Wednesday, February 01, 2017

'The best country in the world' and Australian patriotism: Contrasted with some other countries

A typically Leftist scorn for patriotism below.  He gives no real reason for scorn.  He just says at length that he dislikes it. 

But he is right that there has been an upsurge of it in Australia in recent times.  Why? It's of a piece with the rise of Trump in the USA, Pauline Hanson in Australia and dislike of the EU in Britain.  It's a reaction to the political correctness that's been forced down out throats since the '90s -- with its fundamental assumption that all men are equal. 

Australians, Americans and Britons DON'T feel equal to everyone else.  We feel that we live in countries that are a blessing compared with most of the rest of the world's countries and we are pleased about that.  And why not? It is we who have made our countries what they are.

The author below hints that patriotism could morph into nationalism and racism but the evidence is against that.  Various surveys have found patriotism and racism to be uncorrelated.  And let us look at the inevitable comparison with prewar Germany.  Nazism arose not from a patriotic culture but from the decadent  rejection of all values in the Weimar republic

And national pride is low in Sweden.  Why?  With the huge crime problem that they have as a result of their admission to their country of large numbers of aggressive Muslim immigrants,  I wouldn't be very happy with my country under those circumstances  either

Patriotism is on the rise in Australia. Australia wasn't always like this. You would only have to go back 10 years or so to find a time when patriotism was something you kept pretty much to yourself, when flags were only waved at the cricket, and chest-thumping zeal was laughed at.

But it seems like the country is different now. We used to shake our heads at the Americans with all their flags and their sincerity, but now the same thing is happening here. As we approach another Australia Day, as people ready their fake Aussie flag tattoos, and their Aussie flag beach towels, and their Aussie flag bikinis and boardshorts, and even the odd Aussie flag cape, you can't help but wonder why patriotism has become so overt, and so necessary.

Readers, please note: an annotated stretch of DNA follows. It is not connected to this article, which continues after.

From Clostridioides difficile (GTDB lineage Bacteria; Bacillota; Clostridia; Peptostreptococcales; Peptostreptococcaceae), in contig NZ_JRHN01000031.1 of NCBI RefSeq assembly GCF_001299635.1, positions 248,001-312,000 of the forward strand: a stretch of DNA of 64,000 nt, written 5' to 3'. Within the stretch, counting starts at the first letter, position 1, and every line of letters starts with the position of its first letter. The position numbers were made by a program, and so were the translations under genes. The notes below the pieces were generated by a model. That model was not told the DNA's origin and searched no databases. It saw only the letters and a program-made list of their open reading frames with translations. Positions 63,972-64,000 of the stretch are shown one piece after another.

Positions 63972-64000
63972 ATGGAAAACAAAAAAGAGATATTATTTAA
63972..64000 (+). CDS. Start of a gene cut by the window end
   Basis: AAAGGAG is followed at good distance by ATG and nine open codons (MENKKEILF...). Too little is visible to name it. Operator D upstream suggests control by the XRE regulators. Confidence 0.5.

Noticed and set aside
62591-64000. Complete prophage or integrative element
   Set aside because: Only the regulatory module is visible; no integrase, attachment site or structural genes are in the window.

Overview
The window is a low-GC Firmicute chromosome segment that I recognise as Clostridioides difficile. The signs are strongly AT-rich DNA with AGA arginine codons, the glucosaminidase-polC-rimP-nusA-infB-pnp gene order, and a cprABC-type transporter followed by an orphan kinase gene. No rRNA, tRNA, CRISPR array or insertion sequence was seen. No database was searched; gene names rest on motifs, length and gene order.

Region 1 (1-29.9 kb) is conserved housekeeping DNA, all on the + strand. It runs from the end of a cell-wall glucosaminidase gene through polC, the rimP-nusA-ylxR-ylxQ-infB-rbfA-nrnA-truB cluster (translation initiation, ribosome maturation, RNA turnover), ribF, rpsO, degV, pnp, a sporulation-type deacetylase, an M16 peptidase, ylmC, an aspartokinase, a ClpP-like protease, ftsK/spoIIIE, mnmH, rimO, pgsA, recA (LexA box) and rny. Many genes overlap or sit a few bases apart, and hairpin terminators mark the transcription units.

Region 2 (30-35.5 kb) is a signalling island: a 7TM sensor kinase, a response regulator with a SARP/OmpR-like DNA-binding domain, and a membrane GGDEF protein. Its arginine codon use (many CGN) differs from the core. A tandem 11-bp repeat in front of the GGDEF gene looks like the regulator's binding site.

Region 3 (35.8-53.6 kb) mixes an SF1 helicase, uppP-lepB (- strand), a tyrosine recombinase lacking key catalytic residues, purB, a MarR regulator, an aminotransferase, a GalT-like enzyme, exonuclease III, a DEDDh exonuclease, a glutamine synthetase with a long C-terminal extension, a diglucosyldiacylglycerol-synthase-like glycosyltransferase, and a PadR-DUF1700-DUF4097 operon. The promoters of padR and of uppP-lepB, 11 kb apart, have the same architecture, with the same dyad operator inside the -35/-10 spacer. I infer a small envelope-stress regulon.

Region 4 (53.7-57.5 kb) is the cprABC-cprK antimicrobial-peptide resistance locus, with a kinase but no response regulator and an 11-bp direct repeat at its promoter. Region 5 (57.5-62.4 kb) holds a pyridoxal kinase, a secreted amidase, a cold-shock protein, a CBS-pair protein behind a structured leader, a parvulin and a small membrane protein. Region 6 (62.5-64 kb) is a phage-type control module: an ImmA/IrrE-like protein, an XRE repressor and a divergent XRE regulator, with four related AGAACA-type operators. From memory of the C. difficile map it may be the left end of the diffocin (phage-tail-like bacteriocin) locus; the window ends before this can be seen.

There's no shortage of people who do, either. A survey by the market research company YouGov last year found that 34 per cent of Australians thought their country was the best in the world. Compare that to five per cent in France, or six per cent in Vietnam.

Patriotism is on the rise, and it's not confined to Australia country. There are plenty of places you can travel to and find people devoted to their nation: the USA, the bastion of patriotism; New Zealand, where All Blacks jerseys are fashion items; Chile, with its fierce devotion; and even England, where St George crosses seem to be increasingly popular.

Is this a problem? Definitely, if you agree with the old quote from Briton Samuel Johnson: "Patriotism is the last refuge of the scoundrel." You only have to look at Donald Trump's America, or Rodrigo Duterte's Philippines, to be troubled by the rise of hardline nationalism.

It doesn't have to be this way though. While many Australians, and many more around the world, seem keen to find some sort of pride in their nationality, there are a few refreshing examples around the world of nations who aren't obsessed with their own greatness.

Only seven per cent of Swedes claim their country is the best in the world. Travelling to these places is a joy. There's no need to pretend to locals that this country you're in is perfect - you can engage in critical discussion without worrying about offending anyone. And sometimes these places are great purely because they aren't so obsessed with themselves.

Take Germany, for example. Despite the recent rise of far-right protest groups such as Pegida, Germans as a whole remain fearful of patriotism. This is due, unfortunately, to a horrific modern history of events that were powered by a "Germany first" mentality. However, that lack of nationalism these days makes a refreshing change.

German flags are confined to sporting arenas. The nation's culture is celebrated, but not in a way that says to the world that it's better than everyone else's. You're free to enjoy things like beer festivals and Christmas markets and musical performances without being made to feel that your own culture is inferior.